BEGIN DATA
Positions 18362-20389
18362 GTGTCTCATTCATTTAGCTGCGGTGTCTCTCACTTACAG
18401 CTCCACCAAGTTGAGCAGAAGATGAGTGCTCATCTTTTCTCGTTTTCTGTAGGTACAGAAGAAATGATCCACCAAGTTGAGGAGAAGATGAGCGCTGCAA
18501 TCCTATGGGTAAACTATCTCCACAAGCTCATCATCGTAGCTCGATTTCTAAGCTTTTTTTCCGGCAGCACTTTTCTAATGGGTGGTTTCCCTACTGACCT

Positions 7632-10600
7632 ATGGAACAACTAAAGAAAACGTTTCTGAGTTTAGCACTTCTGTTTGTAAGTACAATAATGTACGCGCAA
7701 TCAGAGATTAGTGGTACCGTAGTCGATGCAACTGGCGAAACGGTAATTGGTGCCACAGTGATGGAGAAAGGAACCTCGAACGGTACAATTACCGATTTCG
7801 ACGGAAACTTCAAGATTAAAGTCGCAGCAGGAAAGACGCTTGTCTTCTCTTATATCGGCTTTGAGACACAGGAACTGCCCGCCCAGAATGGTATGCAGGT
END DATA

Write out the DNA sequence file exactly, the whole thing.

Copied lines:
Positions 18362-20389
18362 GTGTCTCATTCATTTAGCTGCGGTGTCTCTCACTTACAG
18401 CTCCACCAAGTTGAGCAGAAGATGAGTGCTCATCTTTTCTCGTTTTCTGTAGGTACAGAAGAAATGATCCACCAAGTTGAGGAGAAGATGAGCGCTGCAA
18501 TCCTATGGGTAAACTATCTCCACAAGCTCATCATCGTAGCTCGATTTCTAAGCTTTTTTTCCGGCAGCACTTTTCTAATGGGTGGTTTCCCTACTGACCT

Positions 7632-10600
7632 ATGGAACAACTAAAGAAAACGTTTCTGAGTTTAGCACTTCTGTTTGTAAGTACAATAATGTACGCGCAA
7701 TCAGAGATTAGTGGTACCGTAGTCGATGCAACTGGCGAAACGGTAATTGGTGCCACAGTGATGGAGAAAGGAACCTCGAACGGTACAATTACCGATTTCG
7801 ACGGAAACTTCAAGATTAAAGTCGCAGCAGGAAAGACGCTTGTCTTCTCTTATATCGGCTTTGAGACACAGGAACTGCCCGCCCAGAATGGTATGCAGGT